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Fortnite’s cosmetic items need to become harder to purchase so that I can keep my Batman dabs

Fortnite’s cosmetic items need to become harder to purchase so that I can keep my Batman dabs

Epic Games, the developers of Fortnite, needed to find a way to make their free-to-play battle royale game profitable. As the game started rising in popularity in 2018, Fortnite began to collaborate with brands and companies to create licensed cosmetic items for players. The items vary from wraps to change how the weapons look, dance moves and actions called emotes that can be used during a match, and most popular, branded character skins which act as costumes for your playable character.

The presence of these branded cosmetic items as optional purchases for players in the game is the reason for Fortnite’s massive revenue: the game made more than $5 billion dollars in 2020 and is expected to make more than $6 billion this year. 

However, these in-game purchases, or microtransactions, have been criticized for being predatory toward children. Recently, Epic Games was forced to pay $500 million in penalties because of children’s privacy violations and shady transaction policies. The FTC criticized Epic for its “dark patterns and billing practices” that made purchasing items and in-game currency too easy so that they could get more revenue.

Epic Games’ actions are despicable. But at the same time, microtransactions are essential to the game’s profitability and make the game feel fresh to gamers who in some cases have been playing Fortnite for nearly a decade.

With over 100 pop culture tie-ins featured in the game, there is a skin for everyone. From NBA stars to hit anime shows to blockbuster movies, every person can find a property in Fortnite they enjoy. These skins allow for creativity and individuality within a game of millions of players, and allow for the wildest combinations of brands to take place that makes any pop-culture fan excited.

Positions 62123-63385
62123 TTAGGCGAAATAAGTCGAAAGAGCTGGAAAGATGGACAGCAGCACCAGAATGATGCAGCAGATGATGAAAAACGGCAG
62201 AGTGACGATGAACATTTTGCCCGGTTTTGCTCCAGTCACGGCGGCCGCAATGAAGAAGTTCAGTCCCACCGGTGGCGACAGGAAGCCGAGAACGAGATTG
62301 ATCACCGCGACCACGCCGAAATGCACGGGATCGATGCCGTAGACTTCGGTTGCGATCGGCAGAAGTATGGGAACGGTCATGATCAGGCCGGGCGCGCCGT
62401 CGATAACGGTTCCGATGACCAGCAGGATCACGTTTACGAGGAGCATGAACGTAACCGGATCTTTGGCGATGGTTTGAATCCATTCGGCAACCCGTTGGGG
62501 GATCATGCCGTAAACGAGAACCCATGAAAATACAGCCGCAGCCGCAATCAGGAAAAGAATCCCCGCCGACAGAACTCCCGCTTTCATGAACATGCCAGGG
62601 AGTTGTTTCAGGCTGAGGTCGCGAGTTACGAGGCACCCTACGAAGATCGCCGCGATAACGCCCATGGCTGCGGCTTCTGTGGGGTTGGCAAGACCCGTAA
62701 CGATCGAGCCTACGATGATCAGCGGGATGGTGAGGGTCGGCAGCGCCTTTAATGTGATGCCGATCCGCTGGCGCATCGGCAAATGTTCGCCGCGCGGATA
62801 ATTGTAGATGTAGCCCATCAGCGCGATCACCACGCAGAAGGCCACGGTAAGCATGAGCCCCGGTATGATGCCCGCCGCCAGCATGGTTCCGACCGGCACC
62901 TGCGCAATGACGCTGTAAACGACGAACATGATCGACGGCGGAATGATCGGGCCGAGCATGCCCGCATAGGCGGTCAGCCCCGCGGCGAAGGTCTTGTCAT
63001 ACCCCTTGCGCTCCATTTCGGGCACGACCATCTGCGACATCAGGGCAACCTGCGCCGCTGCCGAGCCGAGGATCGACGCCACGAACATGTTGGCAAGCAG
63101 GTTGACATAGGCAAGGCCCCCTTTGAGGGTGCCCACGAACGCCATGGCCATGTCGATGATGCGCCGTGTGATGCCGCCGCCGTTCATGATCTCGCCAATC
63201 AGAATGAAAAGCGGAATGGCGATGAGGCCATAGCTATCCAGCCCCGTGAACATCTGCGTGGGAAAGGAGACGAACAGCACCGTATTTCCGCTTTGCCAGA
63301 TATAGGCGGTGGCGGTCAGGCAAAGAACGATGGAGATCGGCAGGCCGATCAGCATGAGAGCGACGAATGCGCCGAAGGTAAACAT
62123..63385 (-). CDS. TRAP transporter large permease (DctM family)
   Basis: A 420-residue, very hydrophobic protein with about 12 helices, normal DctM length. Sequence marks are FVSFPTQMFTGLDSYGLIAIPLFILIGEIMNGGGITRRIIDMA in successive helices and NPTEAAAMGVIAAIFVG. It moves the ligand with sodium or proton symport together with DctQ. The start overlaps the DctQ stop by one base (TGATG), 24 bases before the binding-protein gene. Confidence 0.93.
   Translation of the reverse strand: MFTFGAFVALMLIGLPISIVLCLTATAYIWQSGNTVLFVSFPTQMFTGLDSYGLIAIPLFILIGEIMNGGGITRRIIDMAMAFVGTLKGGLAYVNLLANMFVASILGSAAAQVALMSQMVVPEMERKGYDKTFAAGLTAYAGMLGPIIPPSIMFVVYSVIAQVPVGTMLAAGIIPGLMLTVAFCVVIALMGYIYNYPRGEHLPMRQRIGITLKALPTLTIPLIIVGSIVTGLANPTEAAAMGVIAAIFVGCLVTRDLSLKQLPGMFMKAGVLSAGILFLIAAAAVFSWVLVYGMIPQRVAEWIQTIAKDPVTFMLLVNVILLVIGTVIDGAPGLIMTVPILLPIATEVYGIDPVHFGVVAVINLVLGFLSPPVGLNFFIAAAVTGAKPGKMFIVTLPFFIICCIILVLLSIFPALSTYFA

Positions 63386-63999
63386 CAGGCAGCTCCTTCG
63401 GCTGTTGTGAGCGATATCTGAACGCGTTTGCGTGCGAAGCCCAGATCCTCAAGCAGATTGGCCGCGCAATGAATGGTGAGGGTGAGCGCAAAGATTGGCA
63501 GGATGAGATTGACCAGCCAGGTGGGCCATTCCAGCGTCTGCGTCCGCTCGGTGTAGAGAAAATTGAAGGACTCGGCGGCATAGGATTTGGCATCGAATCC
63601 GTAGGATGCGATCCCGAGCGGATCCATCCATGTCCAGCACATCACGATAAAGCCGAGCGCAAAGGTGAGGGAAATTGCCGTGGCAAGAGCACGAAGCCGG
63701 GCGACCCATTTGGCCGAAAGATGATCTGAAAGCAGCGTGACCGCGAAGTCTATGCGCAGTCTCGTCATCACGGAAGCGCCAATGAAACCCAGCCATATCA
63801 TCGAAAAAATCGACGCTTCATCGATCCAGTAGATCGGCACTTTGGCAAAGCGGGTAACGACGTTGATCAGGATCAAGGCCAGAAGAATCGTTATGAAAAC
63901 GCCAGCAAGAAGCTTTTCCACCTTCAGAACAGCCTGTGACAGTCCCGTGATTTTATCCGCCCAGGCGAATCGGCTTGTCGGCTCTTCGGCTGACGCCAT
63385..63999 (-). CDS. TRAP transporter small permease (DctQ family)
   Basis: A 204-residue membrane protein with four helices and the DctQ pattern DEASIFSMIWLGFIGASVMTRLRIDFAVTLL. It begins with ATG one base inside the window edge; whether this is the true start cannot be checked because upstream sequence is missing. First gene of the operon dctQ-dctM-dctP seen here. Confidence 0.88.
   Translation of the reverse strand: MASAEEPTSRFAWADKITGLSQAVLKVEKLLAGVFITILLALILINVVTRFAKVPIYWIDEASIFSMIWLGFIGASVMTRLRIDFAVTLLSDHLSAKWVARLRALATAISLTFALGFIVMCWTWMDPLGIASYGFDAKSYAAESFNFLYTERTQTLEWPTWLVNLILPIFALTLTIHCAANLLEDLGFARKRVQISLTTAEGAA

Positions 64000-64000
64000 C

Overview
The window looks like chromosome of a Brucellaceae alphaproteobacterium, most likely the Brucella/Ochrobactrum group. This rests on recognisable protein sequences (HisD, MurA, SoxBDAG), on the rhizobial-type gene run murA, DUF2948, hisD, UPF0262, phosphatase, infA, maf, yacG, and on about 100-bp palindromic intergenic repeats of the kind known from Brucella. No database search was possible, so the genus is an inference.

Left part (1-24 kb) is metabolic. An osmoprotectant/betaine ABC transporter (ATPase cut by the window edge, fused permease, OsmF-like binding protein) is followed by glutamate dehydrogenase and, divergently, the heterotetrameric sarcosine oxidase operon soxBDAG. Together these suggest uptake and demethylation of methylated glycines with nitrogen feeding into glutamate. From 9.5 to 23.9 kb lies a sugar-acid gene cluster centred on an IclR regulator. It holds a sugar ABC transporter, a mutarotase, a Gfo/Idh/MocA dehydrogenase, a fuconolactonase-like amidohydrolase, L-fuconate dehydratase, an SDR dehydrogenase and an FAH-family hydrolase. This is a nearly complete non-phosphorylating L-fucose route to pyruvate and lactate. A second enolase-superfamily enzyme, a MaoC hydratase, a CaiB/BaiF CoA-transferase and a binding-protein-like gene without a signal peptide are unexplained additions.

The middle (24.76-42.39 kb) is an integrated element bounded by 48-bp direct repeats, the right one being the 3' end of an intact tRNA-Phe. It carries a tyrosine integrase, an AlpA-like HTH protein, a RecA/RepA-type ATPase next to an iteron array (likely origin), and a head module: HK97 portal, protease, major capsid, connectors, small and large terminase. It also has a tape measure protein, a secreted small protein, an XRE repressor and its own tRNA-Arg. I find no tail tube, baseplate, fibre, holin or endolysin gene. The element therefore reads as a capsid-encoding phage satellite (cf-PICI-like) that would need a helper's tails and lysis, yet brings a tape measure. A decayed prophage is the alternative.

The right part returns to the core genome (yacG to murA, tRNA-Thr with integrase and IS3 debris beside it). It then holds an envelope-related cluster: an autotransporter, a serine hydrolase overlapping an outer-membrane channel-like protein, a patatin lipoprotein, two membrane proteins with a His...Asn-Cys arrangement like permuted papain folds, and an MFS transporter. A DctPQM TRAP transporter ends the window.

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How can Epic solve the dilemma of needing to halt predatory purchasing practices while continuing to push in-game purchases? For starters, Epic needs to institute stricter age-restrictions for making purchases. Further, Epic should require more parental involvement when making purchases and should not store credit card information for younger users — and the company should offer a function in which access to in-game purchases can be eliminated altogether.

Being able to play as your favorite comic book character and utilize popular dance moves to humiliate vanquished opponents makes the game feel more personal. Epic Games needs to change their practices, so I can continue to have moments in which I can watch Batman charge my character with Captain America’s shield in hand, rise in the air to annihilate me with the energy attack Kamehameha from Dragon Ball, and then use the Griddy dance move while “Right Foot Creep” by YoungBoy Never Broke Again played, to add further insult to injury.

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